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"Private M&A Wake-Up Calls: Conflicted Board Risks, Post-Closing Unenforceability & Shareholder Approval/Duty of Care Traps"

Thursday, February 26, 2015

2:00 - 2:45 pm, eastern [archive and transcript to follow]


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Private M&A has been rocked by recent caselaw out of Delaware, particularly in the review of sales of VC-funded start-ups. As the prices for these deals regularly enter the billions of dollars range (e.g., Waze, WhatsApp, Tumblr, Instagram, Beats), the scrutiny will continue and it's time practitioners got it right. The boards of these VC-funded targets are often fraught with conflicts and, especially in down-side exits, susceptible to challenge based on recent Delaware caselaw.

Meanwhile, the heavily negotiated indemnities, escrows, earn-outs and purchase price adjustments, which characterize these deals, may not even be enforceable due to the structures customarily used, according to a new decision out of Delaware. And the mechanics used to lock-in a quick shareholder approval and deal protection are worth revisiting in light of new amendments to Delaware law and fiduciary duty caselaw. The panel will feature lawyers who have been involved in the most high profile and high quantities of M&A deals of this type and in some of the key cases on these topics.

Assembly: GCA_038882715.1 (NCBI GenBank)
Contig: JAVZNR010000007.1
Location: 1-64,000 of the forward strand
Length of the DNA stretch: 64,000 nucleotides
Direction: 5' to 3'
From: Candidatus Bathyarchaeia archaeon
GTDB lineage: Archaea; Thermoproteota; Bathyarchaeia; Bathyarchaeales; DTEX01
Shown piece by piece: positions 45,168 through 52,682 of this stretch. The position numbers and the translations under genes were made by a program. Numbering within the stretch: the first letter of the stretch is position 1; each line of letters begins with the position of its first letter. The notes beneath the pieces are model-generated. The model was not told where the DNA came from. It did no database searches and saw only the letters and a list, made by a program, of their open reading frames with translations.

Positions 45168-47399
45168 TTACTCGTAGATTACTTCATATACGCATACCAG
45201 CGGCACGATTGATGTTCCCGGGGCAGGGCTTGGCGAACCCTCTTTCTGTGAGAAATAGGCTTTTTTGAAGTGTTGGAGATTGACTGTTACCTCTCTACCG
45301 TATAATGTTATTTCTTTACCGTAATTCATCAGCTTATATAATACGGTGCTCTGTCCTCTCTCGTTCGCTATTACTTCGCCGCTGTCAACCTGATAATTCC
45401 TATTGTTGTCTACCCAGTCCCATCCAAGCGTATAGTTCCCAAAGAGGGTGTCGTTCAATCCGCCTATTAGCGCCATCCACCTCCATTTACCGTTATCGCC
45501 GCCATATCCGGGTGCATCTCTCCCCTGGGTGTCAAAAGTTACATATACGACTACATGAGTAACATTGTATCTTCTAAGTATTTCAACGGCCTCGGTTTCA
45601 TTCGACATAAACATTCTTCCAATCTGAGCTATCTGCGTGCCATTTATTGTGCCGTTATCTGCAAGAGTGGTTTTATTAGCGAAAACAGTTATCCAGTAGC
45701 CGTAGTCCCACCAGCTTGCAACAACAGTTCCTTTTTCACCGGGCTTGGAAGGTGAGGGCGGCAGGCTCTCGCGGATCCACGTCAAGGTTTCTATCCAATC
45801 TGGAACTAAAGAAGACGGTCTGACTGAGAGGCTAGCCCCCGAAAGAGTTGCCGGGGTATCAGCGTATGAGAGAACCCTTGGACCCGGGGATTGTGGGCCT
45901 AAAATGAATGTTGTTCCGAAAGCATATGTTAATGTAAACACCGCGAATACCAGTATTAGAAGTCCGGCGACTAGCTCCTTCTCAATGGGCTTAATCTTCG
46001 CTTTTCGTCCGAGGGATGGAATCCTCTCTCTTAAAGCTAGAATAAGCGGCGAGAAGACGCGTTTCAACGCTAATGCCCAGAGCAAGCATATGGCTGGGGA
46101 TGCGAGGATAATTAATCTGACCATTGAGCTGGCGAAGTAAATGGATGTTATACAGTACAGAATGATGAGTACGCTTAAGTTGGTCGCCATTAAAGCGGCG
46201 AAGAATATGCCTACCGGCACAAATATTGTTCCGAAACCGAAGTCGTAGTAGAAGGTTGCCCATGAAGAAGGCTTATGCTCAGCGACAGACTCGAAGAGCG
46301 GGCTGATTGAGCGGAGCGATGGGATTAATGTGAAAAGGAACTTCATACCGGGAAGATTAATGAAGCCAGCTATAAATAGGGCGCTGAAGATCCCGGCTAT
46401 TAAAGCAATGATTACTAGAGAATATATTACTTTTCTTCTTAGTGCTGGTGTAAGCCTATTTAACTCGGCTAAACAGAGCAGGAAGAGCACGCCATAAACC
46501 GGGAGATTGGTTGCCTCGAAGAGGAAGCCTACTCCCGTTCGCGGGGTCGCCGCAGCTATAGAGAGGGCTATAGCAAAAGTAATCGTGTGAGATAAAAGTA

• Ethan Klingsberg, Partner, Cleary Gottlieb Steen & Hamilton LLP
  • Marty Korman, Partner, Wilson Sonsini Goodrich & Rosati PC
  • Andrew Luh, Partner, Fenwick & West LLP
  • Jeff Wolters, Partner, Morris Nichols Arsht & Tunnell LLP

Among the topics of this program are:

- The lack of independence on boards of VC-funded targets - liability exposures, solutions, advice for acquirors and targets

- What does Cigna v. Audax (Nov. 26, 2014), taken together with other recent decisions, mean for the enforceability of post-closing indemnities, escrows, earn-outs and purchase price adjustments, and what creative solutions would address these risks?

-What is the optimal way to secure a quick stockholder approval and lock in deal certainty without running afoul of either the Delaware merger statute or Revlon duties of care, and how can new amendments to Delaware law and an understanding of caselaw facilitate these efforts?


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